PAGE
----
Seniors’ Column

This week's column looks at the planning and preparation needed for moving in to those golden years.

It’s never too early to begin planning for your care when you become elderly. It will be easier for the people you trust to make decisions based in accordance with your wishes on your behalf.

You never know when a serious accident such as a fall or illness might result in rendering you incapable of making your own personal health care treatment decisions.

The following are some suggestions on how to begin, according to HealthLink BC (dial 8-1-1). Commence by telling someone who is close to you (such as your health care provider) you wish to talk to them about your future health care. A helpful resource entitled My Voice Expressing my Wishes for Future Health is available upon request.

When you write down your wishes and instructions regarding your future health care, note this basic advance plan consists of the following reminders. Included is a written record of your beliefs, values and wishes for future health care treatment through conversations you have made in concert with close family or friends and your health care providers.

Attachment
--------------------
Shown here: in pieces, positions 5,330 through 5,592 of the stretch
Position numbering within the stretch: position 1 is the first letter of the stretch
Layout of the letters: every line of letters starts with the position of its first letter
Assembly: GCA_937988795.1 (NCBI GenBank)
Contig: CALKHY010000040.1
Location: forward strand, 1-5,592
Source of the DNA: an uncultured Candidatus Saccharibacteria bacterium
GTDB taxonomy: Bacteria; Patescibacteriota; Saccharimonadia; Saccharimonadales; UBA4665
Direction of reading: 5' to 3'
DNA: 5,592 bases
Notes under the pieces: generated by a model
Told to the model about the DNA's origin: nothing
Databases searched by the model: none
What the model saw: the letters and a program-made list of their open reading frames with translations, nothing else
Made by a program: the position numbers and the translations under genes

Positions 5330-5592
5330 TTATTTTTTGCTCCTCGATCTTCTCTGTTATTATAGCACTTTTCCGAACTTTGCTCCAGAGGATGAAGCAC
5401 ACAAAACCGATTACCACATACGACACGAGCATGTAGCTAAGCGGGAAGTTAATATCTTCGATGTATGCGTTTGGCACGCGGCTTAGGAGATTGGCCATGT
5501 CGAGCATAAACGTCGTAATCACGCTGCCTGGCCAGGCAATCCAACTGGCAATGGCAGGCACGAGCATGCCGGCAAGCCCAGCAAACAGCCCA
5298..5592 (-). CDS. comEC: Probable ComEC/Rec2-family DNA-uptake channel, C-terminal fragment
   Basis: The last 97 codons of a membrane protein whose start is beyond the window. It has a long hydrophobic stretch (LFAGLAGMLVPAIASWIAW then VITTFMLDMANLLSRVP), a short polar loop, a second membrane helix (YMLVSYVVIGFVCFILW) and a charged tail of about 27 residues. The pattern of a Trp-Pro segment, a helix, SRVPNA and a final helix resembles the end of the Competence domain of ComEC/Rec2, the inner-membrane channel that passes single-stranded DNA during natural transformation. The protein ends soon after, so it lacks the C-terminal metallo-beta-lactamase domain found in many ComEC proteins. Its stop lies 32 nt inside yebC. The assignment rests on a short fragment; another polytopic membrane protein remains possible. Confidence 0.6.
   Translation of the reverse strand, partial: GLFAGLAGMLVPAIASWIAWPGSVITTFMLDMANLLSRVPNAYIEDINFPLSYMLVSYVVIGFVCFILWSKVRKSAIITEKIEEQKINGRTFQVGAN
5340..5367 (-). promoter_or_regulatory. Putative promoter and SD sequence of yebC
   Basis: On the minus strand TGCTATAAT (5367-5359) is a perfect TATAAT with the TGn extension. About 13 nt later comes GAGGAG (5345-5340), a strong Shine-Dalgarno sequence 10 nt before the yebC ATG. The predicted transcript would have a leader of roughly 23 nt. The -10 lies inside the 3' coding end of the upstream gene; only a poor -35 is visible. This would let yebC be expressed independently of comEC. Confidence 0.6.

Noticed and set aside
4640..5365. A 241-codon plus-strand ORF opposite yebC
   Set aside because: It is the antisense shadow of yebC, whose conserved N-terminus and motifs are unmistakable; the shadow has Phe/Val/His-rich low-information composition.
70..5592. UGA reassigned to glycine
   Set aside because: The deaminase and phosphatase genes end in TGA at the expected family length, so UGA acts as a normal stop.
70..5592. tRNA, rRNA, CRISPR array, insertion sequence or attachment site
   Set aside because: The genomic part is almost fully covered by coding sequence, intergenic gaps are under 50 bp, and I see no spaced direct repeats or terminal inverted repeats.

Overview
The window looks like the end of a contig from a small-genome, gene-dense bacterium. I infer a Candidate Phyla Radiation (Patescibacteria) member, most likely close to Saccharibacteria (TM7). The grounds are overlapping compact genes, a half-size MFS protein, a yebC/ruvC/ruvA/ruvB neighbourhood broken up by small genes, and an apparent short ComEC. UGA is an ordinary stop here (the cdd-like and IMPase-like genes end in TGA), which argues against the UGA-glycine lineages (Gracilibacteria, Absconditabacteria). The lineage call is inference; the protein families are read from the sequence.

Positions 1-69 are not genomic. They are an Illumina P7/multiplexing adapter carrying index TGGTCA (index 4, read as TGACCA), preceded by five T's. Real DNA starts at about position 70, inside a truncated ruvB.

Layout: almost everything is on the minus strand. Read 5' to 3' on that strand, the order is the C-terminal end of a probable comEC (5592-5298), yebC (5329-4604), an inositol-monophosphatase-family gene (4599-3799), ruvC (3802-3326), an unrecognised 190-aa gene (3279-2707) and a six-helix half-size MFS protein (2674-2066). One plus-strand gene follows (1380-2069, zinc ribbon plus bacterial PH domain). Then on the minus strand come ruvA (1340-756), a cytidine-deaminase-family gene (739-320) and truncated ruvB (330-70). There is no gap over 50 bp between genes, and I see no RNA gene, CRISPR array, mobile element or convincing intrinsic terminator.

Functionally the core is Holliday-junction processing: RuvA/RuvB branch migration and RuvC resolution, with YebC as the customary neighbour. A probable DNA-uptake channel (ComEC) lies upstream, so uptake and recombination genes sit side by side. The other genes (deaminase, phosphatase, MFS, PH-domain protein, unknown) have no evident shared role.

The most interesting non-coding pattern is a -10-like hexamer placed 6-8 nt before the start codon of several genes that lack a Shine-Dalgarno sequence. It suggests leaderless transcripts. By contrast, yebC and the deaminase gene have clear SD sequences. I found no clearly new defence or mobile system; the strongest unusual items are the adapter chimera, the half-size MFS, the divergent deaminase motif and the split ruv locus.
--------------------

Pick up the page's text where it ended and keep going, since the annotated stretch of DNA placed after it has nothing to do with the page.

Next, list the names and contact information of the people who qualify to be on your temporary substitute decisions maker (TSDM) list in the order which is established by BC law. Note also that your plan may also include a Representation Agreement (RA) where you write down your instructions and name someone to make decisions about your financial affairs, business and property in an Enduring Power of Attorney document which would take effect only when you become incapable.

Remember to keep your advance care plan documentation at home or in an easily located place such as a file folder or attached to the refrigerator with a magnet.

Also be certain to provide a copy of this documentation to your close family member(s) and health care providers in addition to your representative if you have named one, along with any others who are close to you.

Of course, we are reminded circumstances change in all of our lives, including our beliefs, values and wishes. However, as long as you are capable of making your own decisions, you can cancel or change any part of your advance care plan. Simply keep in mind that by taking the steps necessary, you are expressing your wishes and instructions for the purpose of ensuring future health care treatment.

By planning ahead, you retain a voice in future health care decisions and will be certain that your wishes are respected. Every capable adult should think about making an advance care plan as suggested by the BC Ministry of Health.


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